By Stephanie Venn-Watson, DVM, MPH
It’s a classic picture of getting older: a hunched back posture, bent knees, knobby knuckles, and an overall look of discomfort and fatigue. This is also a picture of arthritis, a condition that can have an early onset and increase in severity year by year.
According to the CDC, arthritis affects 23% of all adults age 18 and older, which is about one in every four adults. Arthritis can limit a person’s day to day activities and preclude them from doing things they would or once did enjoy.
Arthritis can also piggyback on other chronic diseases, like obesity, heart disease, and diabetes. In essence, ensuring your protection against these other chronic diseases can lower your risk of developing arthritis, and can help ease the pain of arthritis if you already have it.
Being proactive in preventing arthritis can benefit you for years to come. Let’s look at what arthritis actually is, what causes it, what makes it worse, and what you can do to reduce your risk of developing it.
What is Arthritis?
Arthritis is a term that covers a multitude of inflammatory conditions of the joints that produce pain which can be long-term. Although it’s been classically referred to as an older person’s disease, arthritis affects people of all ages, including children.
Symptoms of arthritis include but are not limited to:
Arthritis is caused by a decrease in the amount of cartilage between the bone joints. This cushiony material keeps bones from rubbing against each other and helps you maintain fluidity of motion.
There are many causes of arthritis, here are just a few:
If you already have arthritis, controlling your pain can be a trying task. Between medications and lifestyle and dietary changes, you can usually find a way to maintain comfort levels and keep your arthritic pain under control. There are some irritants, however, that can make arthritic pain worse.
What Makes Arthritis Worse?
When you have arthritis, the last thing you want to do is experience a flare up, or a time period of intense arthritic pain. Your diet and lifestyle play major roles in keeping your arthritic pain under control and manageable.
If you have arthritis, avoiding the following foods can help you avoid flare ups and better control your arthritic pain:
Controlling your arthritic pain by avoiding certain foods can help you feel better and experience less arthritic flare ups.
5 Tips To Keep Your Joints Healthy for the Long Run
It may seem like arthritis is unavoidable, given the numerous pathways that lead to it. However, that isn’t true. You can give yourself a fighting chance against arthritis by changing certain dietary and lifestyle habits. Here are 5 tips on how to prevent arthritis.
Maintain a healthy weight. The more weight you carry, the more stress you put on your joints. Maintaining a healthy weight can help you avoid the onset of arthritis, especially in your knees.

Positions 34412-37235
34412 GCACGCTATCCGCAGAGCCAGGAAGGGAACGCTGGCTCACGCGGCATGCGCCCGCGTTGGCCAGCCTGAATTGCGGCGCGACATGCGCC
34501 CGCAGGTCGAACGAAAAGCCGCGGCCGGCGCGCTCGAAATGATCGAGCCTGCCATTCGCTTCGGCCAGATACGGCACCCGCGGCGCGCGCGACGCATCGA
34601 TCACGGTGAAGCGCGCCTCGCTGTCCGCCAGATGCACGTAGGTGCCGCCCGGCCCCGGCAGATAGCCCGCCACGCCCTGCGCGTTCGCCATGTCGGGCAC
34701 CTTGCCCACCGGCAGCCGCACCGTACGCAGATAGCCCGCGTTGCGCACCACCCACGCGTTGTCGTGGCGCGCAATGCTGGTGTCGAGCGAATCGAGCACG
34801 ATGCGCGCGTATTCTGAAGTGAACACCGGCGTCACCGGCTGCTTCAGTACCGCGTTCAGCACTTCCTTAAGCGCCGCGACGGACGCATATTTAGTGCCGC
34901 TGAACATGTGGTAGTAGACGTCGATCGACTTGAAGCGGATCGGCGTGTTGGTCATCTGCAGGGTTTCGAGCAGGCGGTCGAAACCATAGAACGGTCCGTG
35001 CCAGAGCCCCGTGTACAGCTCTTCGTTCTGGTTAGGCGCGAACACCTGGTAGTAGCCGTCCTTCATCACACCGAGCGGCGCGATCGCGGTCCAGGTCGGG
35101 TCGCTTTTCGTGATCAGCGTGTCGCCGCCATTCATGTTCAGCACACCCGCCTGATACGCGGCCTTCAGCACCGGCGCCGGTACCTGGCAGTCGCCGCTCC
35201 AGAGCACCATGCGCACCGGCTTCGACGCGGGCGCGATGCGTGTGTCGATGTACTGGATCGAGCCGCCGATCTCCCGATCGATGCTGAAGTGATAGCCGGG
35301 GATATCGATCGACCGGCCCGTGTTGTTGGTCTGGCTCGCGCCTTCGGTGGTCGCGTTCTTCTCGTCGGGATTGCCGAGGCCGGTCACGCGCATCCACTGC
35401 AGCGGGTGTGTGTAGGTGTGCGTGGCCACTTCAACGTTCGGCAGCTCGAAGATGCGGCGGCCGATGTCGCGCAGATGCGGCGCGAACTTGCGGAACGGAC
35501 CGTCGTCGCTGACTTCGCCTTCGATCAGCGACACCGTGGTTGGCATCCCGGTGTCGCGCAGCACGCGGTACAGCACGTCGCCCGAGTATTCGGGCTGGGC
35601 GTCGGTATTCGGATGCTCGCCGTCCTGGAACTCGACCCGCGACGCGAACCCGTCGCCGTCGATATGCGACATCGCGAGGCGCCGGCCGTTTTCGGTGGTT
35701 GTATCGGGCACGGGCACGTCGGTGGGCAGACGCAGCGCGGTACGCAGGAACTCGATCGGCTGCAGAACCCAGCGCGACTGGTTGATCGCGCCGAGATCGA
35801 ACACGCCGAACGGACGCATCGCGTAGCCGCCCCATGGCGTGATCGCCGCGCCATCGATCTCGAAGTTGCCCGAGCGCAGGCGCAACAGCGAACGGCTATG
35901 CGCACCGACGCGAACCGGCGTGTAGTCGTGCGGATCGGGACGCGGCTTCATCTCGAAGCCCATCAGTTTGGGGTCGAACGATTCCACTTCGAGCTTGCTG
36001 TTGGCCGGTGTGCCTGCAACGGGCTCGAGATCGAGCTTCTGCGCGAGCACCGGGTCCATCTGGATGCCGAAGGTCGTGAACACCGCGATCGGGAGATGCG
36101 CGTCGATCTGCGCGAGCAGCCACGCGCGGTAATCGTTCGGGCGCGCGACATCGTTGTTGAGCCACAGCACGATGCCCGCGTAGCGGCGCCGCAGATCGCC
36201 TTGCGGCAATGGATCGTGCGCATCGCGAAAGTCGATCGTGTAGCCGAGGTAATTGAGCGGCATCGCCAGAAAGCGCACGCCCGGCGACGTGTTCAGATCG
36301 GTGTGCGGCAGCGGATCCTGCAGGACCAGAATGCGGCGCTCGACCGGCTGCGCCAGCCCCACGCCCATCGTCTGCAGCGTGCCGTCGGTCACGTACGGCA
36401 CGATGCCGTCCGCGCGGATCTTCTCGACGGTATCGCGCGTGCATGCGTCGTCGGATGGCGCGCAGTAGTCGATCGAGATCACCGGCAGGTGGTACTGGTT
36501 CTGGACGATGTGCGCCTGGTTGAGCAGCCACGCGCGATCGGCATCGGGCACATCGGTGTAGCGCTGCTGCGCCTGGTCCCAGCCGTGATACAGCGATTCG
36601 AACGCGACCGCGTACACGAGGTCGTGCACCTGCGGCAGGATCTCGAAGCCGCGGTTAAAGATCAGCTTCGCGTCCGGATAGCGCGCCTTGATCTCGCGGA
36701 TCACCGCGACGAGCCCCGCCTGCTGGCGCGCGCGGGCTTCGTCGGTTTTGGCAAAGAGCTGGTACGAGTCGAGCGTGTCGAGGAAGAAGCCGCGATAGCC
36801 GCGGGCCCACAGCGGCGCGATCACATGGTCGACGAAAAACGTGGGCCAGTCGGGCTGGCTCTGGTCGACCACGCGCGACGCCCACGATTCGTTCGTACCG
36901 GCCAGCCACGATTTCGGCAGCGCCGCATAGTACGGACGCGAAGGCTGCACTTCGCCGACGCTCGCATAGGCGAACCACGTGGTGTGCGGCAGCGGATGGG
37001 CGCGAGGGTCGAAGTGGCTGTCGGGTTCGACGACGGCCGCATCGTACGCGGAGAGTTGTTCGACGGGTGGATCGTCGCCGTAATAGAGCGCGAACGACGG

Control your blood sugar. As previously mentioned, arthritis is often a piggyback disease that occurs alongside other chronic diseases, such as type 2 diabetes. Controlling your blood sugar will help you avoid potential inflammation from the release of cytokines and help you reduce your risk of diabetes and arthritis.
Exercise. Keeping your bones and joints strong and mobile is crucial in avoiding arthritis. Moving for at least thirty minutes a day, most every day of the week, can help you keep your joints oiled and increase your overall mobility.
Stop smoking. Research suggests a strong link between smoking and arthritis, especially rheumatoid arthritis. Stopping smoking now reduces your risk of becoming one in five adult smokers who suffer from arthritis.
Eat enough healthy fat. Not all fats are bad. In fact, some fats are essential. Consuming enough healthy fat, like C15:0, can help you support your overall health, including joint health, for the long run.*
C15:0 and Arthritis Prevention
C15:0, also known as pentadecanoic acid, is an odd-chain saturated fatty acid that a growing library of research shows can help you fight back against the breakdown of your cells due to aging.† This breakdown of cells leads to chronic disease related to aging, like arthritis.
C15:0 is found in foods like full fat dairy, and because dietary guidelines recommended in the 1970s told us not to eat fat, not many of us have been getting this fatty acid.
C15:0 can help support joint health by protecting you at a cellular level:†*
Arthritis can seem unavoidable. There are numerous causes of arthritis, but they may be kept at bay with dietary and lifestyle changes. C15:0 can be one of those changes that helps keep your body healthy and helps you age on your own terms.*
To learn more about C15:0 and how it supports your health, click here!
STEPHANIE VENN-WATSON, dvm, mph
Dr. Stephanie Venn-Watson is a veterinary epidemiologist dedicated to improving both human and animal health. Before co-founding Seraphina Therapeutics and Epitracker, Inc,. she worked for the Centers for Disease Control and Prevention, World Health Organization, and the Department of Defense. Dr. Venn-Watson has over 70 peer-reviewed scientific publications and is an inventor on 40+ patents. Her dedication to discovering natural compounds to improve global health has been featured in/on Forbes, NPR Science Friday, PBS, National Geographic, BBC, and more.
ERIC VENN-WATSON, MD
Dr. Eric Venn-Watson is a physician, US Navy veteran and serial entrepreneur. Prior to Seraphina Therapeutics, Eric founded multiple companies in therapeutics discovery, healthcare analytics, and medical device industries as well as working in leadership roles in several life science companies.